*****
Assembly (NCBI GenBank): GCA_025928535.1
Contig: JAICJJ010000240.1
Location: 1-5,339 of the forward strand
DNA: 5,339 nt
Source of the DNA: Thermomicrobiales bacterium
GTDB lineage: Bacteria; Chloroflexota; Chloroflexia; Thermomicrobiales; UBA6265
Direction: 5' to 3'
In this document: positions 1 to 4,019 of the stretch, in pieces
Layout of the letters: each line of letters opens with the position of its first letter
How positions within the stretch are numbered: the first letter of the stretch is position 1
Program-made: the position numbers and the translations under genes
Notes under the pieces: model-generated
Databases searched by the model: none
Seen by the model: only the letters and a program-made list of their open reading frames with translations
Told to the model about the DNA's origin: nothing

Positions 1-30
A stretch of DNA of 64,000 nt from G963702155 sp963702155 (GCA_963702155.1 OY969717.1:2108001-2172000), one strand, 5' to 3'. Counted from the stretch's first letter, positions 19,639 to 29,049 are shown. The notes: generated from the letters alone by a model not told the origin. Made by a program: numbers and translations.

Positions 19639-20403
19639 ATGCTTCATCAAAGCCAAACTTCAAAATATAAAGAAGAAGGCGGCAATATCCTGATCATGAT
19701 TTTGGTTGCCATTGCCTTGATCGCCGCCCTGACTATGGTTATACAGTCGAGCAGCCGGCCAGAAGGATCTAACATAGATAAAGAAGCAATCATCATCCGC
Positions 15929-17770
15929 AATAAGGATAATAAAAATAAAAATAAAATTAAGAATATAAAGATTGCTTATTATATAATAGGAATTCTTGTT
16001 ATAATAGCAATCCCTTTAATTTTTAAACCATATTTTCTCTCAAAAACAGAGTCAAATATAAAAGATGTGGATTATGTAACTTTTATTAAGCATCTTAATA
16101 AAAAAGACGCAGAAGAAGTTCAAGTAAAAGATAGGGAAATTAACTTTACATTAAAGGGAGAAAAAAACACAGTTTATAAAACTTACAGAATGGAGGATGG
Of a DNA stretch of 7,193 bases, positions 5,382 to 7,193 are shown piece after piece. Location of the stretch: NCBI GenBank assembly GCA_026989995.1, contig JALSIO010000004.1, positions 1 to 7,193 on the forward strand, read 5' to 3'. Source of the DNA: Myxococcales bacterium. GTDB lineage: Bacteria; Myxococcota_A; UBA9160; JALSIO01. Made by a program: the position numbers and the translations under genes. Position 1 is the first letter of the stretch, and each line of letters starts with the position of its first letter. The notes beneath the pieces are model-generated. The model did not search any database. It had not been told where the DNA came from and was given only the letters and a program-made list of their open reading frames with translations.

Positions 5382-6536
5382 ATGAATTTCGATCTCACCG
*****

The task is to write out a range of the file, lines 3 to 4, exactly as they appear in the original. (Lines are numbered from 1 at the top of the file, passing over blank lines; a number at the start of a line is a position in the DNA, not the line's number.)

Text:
Location: 1-5,339 of the forward strand
DNA: 5,339 nt